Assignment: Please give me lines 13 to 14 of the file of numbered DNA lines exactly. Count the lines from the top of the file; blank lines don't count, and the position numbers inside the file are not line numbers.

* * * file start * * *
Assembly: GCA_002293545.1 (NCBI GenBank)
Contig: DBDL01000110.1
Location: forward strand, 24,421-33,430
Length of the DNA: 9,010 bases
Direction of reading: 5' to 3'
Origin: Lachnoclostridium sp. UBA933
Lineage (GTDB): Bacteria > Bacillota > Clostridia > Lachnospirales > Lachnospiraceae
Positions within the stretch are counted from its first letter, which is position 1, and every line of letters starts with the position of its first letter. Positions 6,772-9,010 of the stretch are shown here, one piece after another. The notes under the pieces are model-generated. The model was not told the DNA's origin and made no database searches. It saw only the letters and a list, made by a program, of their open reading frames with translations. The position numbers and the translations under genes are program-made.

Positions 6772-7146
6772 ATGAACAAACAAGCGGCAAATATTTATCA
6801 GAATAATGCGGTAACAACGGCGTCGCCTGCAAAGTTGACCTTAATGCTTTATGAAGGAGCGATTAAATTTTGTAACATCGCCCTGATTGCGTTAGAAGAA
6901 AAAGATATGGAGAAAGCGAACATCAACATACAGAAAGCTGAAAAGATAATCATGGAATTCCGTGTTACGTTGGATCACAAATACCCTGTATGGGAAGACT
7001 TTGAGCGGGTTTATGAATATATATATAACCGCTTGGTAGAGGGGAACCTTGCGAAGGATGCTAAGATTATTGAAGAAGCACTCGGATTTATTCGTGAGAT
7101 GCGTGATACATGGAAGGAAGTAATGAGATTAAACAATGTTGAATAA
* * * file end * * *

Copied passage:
7001 TTGAGCGGGTTTATGAATATATATATAACCGCTTGGTAGAGGGGAACCTTGCGAAGGATGCTAAGATTATTGAAGAAGCACTCGGATTTATTCGTGAGAT
7101 GCGTGATACATGGAAGGAAGTAATGAGATTAAACAATGTTGAATAA